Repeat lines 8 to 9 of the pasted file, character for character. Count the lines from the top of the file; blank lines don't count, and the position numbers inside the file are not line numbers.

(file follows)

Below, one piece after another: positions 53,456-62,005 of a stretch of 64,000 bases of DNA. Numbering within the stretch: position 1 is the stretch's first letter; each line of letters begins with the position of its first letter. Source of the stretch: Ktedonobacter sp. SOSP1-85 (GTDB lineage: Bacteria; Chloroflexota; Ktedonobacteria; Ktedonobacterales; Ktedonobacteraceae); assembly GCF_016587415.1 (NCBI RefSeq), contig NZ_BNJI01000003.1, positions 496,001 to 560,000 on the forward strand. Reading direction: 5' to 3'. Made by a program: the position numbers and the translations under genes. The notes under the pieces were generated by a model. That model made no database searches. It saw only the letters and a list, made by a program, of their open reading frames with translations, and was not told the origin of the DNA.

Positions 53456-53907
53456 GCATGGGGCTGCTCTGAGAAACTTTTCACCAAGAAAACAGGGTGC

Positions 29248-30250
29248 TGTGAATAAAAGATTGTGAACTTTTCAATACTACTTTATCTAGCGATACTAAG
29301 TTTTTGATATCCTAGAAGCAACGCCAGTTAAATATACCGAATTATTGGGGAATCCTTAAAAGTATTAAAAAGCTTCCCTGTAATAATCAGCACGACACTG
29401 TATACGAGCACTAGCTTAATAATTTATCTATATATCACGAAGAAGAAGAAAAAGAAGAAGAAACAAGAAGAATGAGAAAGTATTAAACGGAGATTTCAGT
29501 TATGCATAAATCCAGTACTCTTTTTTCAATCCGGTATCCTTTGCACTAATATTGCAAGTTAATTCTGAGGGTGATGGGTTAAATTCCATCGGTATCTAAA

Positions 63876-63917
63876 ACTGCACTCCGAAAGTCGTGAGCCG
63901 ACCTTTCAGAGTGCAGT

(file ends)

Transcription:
29501 TATGCATAAATCCAGTACTCTTTTTTCAATCCGGTATCCTTTGCACTAATATTGCAAGTTAATTCTGAGGGTGATGGGTTAAATTCCATCGGTATCTAAA

Positions 63876-63917